NASA sets July 13 launch date for space shuttle
CAPE CANAVERAL, Fla. (Reuters) – NASA announced on Thursdayit planned to launch on July 13 its first space shuttle missionsince the 2003 Columbia disaster, saying the agency had doneeverything it could to fix the problems that led to theaccident.
“We believe this is the cleanest flight we have ever done,”NASA Administrator Michael Griffin told reporters after atwo-day flight review, while acknowledging that all spaceflight carries risks.
“It’s risky; we’ve done what we can do to minimize that.”
The U.S. space agency, which has labored for more than twoyears to correct the flaws that led to the Columbia accident,had previously hoped to launch the shuttle Discovery in May,but halted that plan in April and said more work was needed ona redesigned fuel tank.
Since then, Discovery has been rolled back out onto thelaunch pad at NASA’s Kennedy Space Center in Florida, awaitingthe go-ahead for launch during a period between July 13 andJuly 31.
“Based on a very thorough and very successful flightreadiness review we’re currently ‘go for launch’ of Discoveryon July 13,” Griffin said.
“The crew is go for launch. They want us to be go forlaunch. They don’t want to rush to flight but they are ready toreturn to flight,” he said, adding he had met with missioncommander Eileen Collins earlier in the day.
The shuttle Columbia, which suffered damage to a wing fromfalling debris as it launched, broke up as it reentered theEarth’s atmosphere on Feb. 1, 2003, killing all seven crew.
Griffin said NASA’s effort over the last two and a halfyears was not just to eliminate the possibility of debrisdamaging the shuttle, but rather a wider review of the entirespacecraft.
“We went literally from stem to stern of the vehicle … tomake sure that we did come back smarter and stronger and saferas a result.”
The space agency chief has acknowledged a safety panel’sfindings this week that NASA had not yet fully complied withsafety recommendations after the Columbia disaster.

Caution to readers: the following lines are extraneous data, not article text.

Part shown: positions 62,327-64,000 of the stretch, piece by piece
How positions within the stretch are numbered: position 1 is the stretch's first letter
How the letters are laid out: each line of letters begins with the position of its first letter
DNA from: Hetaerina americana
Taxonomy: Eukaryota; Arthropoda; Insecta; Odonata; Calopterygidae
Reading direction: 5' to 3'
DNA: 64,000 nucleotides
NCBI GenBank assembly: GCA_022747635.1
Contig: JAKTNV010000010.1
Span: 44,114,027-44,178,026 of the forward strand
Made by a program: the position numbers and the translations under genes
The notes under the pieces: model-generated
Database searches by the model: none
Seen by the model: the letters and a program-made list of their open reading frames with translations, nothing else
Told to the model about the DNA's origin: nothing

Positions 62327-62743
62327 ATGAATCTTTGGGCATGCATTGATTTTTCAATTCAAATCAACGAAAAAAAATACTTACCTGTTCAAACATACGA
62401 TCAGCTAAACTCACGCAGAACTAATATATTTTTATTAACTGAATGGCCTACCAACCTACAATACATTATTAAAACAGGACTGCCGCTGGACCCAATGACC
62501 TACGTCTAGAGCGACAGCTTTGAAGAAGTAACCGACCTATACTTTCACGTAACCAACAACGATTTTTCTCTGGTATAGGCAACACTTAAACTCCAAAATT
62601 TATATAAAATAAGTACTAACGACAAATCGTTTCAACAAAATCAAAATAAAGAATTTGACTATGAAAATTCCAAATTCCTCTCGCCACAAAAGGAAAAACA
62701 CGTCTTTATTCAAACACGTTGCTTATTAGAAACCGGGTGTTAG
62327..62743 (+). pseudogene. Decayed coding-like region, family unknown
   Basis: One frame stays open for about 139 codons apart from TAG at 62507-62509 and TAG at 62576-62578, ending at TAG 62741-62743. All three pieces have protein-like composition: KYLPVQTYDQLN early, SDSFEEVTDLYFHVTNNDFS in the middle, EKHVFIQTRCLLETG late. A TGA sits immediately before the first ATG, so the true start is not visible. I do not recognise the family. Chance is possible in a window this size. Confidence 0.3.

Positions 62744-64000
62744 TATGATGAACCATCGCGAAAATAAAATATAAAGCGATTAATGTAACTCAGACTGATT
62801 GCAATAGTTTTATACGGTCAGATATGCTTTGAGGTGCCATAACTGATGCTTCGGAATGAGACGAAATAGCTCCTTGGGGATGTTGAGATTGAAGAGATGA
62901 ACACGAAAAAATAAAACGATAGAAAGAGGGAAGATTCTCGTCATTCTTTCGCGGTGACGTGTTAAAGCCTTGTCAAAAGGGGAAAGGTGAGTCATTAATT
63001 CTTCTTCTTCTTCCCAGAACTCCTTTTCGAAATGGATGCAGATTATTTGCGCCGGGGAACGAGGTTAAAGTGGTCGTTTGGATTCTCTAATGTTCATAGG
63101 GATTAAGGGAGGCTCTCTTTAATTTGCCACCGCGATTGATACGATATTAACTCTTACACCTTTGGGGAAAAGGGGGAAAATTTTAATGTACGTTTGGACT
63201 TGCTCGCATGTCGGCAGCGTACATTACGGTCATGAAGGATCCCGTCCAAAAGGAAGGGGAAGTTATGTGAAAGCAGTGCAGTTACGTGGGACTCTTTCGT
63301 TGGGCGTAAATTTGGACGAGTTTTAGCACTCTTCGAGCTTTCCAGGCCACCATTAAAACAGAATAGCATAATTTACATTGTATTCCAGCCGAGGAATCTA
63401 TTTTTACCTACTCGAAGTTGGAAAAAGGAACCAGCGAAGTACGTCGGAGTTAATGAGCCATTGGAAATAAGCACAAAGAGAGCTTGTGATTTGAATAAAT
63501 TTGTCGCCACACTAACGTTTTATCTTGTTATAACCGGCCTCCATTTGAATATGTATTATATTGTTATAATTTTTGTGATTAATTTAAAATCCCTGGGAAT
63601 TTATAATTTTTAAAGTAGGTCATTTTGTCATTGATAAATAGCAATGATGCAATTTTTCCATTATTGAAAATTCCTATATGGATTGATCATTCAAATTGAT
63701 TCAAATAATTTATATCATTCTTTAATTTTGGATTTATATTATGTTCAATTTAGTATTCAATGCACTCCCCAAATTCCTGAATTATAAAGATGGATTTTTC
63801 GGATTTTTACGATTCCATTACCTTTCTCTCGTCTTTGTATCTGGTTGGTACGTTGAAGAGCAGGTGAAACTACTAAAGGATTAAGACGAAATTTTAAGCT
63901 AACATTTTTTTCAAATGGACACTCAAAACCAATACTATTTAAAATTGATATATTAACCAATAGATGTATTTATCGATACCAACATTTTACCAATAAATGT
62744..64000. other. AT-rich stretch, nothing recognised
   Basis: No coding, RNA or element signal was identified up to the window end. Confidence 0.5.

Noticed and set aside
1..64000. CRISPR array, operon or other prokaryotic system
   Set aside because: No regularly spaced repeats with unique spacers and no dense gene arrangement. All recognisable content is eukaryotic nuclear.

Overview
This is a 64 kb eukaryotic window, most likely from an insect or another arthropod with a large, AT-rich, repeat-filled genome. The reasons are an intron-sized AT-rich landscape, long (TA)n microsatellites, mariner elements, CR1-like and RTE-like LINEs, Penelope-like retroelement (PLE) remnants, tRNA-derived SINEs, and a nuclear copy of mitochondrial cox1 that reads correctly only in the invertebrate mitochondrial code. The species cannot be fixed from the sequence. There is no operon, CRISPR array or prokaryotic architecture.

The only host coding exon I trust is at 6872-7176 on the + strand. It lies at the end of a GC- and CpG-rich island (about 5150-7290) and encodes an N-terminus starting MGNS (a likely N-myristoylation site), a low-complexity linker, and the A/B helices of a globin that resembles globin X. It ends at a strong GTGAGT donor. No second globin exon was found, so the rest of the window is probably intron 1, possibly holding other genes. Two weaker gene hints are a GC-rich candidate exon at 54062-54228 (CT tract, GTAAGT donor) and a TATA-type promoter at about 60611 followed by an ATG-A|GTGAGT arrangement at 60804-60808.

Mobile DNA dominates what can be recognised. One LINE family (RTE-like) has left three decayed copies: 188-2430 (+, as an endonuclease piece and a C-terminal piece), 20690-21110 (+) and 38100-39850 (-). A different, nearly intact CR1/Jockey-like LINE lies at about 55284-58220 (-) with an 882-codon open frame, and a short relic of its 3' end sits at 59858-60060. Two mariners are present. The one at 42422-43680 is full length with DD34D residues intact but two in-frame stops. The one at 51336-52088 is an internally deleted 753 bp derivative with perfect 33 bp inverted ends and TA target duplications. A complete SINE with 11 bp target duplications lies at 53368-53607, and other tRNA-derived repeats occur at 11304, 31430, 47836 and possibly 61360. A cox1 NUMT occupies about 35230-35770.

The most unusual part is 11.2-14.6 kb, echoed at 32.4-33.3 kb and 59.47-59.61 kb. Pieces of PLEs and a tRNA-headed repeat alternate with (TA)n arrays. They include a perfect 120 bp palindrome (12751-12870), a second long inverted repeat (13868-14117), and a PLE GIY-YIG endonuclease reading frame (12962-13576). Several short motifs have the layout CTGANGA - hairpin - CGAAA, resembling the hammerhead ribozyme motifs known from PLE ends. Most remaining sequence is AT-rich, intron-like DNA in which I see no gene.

He said on Thursday that the panel had praised NASA’spreparations for return to flight, but had looked veryliterally at some recommendations, including some that couldnot yet be implemented.
“We are being as smart about this as we know how to be butwe are up against the limits of our human knowledge,” he said,adding that NASA did not yet know how to fix large or evensmall holes in space.
NASA officials acknowledged that traditionally stormyweather in July in Florida could hamper an on-time launch.
But they noted that the shuttle Atlantis was in “greatshape” and ready for roll-out on July 20 to support Discovery’smission.
If Discovery is damaged and cannot return to Earth, NASA’splan is to harbor the astronauts at the International SpaceStation until Atlantis can be launched on a rescue mission.
On its mission, Discovery will test safety upgrades madeafter the Columbia disaster and deliver badly needed suppliesto the space station.
Griffin, asked when NASA will be celebrating, said notuntil Discovery is safely home after its 13-day mission.
“I personally don’t think we’re going to be doing anycelebrating until we have wheels stopped on the landing.There’s an old thing among pilots, the flight’s not over untilthe engine’s off and the airplane’s tied down.” (Additionalreporting by Jim Loney in Miami)